From Disney to Tulips: iBeacon and the Future of Attractions

ibeacon-attractionsWith tens of millions of dollars of investment and the Disney Empire behind it, the MagicBand has redefined how a place-based experience can be…well, magical:

disney-magicbandIt’s a unique system that uses a sensor laden wristband to enhance the entire spectrum of their Disney experience from trip planning, ticketing and access to payment and photo management.

The entire Disney guest experience is now able to be centralized into one CRM tool. Guests are able to use it as a room key for their resort room, pay for items in the park, act as a park pass, get them in the fast lane with FastPass and collect all their photos during their stay.

It not only enhances the guest experience but also improves efficiencies for Disney and in theory, revenue.

The Magic Kingdom is a reminder that the world of iBeacon technology won’t be limited to the devices you place on the wall.

We are all, after all, beacons on the Internet of Everything – and Bluetooth LE will facilitate everything from ‘push’ content and coupons to payments and concierge services.

But it doesn’t take a global mega brand and gazillions of dollars to enrich a place-based experience.

And the proof is in tulips.

Labwerk iBeacon Platform at Tulpenland

ibeacon-tulpenlandIf you don’t know Labwerk you should.

We’ve been following the world of iBeacon and location-based technology for a while now and they’re in a class of their own. In fact, if anyone can do Disney better than Disney it will be Labwerk (and at probably 1/100,000th of the cost!).

Today they announced a deal to bring iBeacon to Tulpenland, a tulip-focused theme park that attracts visitors from around the world.

As readers of this blog know, Bluetooth LE is powering a new generation of devices (including iBeacon) that allows phones of all types to receive content, coupons or offers based on proximity: you stand near the chip aisle and receive a special offer, or you get a welcome message when you walk in the front door of Macy’s.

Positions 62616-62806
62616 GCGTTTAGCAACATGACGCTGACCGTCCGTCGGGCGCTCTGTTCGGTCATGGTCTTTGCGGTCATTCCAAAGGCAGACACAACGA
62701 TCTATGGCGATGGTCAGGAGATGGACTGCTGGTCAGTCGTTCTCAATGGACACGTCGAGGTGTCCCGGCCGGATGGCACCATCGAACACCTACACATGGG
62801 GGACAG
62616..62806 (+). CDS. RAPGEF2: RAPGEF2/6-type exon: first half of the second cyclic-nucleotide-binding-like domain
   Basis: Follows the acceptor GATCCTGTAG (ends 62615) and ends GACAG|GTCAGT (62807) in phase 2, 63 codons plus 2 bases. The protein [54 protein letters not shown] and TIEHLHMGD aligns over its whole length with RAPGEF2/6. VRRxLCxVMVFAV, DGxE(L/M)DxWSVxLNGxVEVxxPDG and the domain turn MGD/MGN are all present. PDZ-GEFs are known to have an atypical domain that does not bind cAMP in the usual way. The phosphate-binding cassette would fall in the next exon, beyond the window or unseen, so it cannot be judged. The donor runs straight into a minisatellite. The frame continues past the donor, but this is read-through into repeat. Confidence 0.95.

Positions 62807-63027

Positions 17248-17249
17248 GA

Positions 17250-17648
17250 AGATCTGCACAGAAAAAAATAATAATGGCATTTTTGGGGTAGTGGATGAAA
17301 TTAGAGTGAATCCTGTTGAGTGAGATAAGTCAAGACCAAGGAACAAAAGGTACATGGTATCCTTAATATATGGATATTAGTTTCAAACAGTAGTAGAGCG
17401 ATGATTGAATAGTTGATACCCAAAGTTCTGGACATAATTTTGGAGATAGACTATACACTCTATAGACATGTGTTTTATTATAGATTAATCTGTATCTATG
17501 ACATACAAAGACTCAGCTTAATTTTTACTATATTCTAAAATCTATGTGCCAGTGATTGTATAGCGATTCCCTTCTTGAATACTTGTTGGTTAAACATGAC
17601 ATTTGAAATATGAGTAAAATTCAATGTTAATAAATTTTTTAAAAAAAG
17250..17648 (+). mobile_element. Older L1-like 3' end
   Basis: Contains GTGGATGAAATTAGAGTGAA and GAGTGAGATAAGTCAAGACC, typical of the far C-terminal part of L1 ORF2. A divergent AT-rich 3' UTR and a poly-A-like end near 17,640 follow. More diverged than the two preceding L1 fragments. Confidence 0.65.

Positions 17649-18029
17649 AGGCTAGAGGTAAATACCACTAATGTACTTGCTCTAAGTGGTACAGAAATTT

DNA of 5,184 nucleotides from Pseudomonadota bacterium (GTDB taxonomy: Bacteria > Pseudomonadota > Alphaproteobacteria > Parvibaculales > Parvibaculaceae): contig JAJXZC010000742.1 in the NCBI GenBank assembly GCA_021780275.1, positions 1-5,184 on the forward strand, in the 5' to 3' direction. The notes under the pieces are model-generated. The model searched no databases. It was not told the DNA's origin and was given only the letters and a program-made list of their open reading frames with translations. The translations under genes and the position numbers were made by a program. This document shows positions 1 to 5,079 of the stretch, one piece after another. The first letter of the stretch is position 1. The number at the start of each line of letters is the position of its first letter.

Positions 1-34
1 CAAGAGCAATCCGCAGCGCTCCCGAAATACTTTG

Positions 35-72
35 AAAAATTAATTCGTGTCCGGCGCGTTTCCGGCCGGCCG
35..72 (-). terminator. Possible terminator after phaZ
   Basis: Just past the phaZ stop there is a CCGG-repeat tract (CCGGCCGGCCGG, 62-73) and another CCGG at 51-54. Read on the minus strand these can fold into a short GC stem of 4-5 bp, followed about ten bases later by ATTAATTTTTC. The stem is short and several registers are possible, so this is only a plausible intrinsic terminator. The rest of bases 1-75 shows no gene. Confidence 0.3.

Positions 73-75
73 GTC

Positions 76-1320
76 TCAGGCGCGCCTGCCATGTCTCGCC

But what we love most about the Tulpenland example is the focus on storytelling:

“We’re looking forward to implementing this new way of sharing the story of the tulip. We see iBeacon technology as a great way to engage with our visitors, particularly those of a younger age, who can be quite difficult to connect with”.

With iBeacon technology, visitors will be able to access greater information in more formats. “We have always been limited by the type and amount of information that currently accompanies our displays. With the LabWerk app we will be able to offer this content in a more engaging way” van de Hoek said. “We’re looking forward incorporating the use of video, audio and adding further depth to our information for those visitors who would like to know the story of the tulip in more detail”.

In a world of connected devices the coupon will count – but stories will be magical. And it won’t take a trip to Disney to experience them…or might trigger a trip to North Holland instead.

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7 Responses to “From Disney to Tulips: iBeacon and the Future of Attractions”

  1. Great post Doug, as always. Its really interesting to see how Fluwel’s Tulpenland recently adopted iBeacon technology to helps visitors navigate through the park by directing them to other interactive locations. In fact when it comes to navigation, beacons are the best solution that theme parks and zoos can rely on. For example, with access to real-time statistics, you can use beacons to recognize hotspots and alerts security staff about locations that are overcrowded and more prone to security breaches. We have discussed 7 other ways in which beacons can help transform visitor experience in theme parks here:

  2. Vaishnavi Nair

    This is a great article regarding ibeacon technology and how it can enhance the amusement park going experience Doug. Well, for starters, ibeacon technology allows for a large influx of data as to the areas of the park most visited by the guests, The attractions/rides used most often, High risk areas of the park and also definitely not limited to the areas of the park that can get really tough to navigate once crowds start increasing in number. Of course, it is imperative to note that the aforementioned applications are but a tiny drop in the ocean of possibilities that the park management can use the technology for. It really is all up to the imagination and as to what happens next, well the management can then use the data that they’ve received through the mobile application, analyze it and strategically modify the park infrastructure accordingly. Here is an amazing article from parks management perspective with respect to beacons and theme parks in specific :


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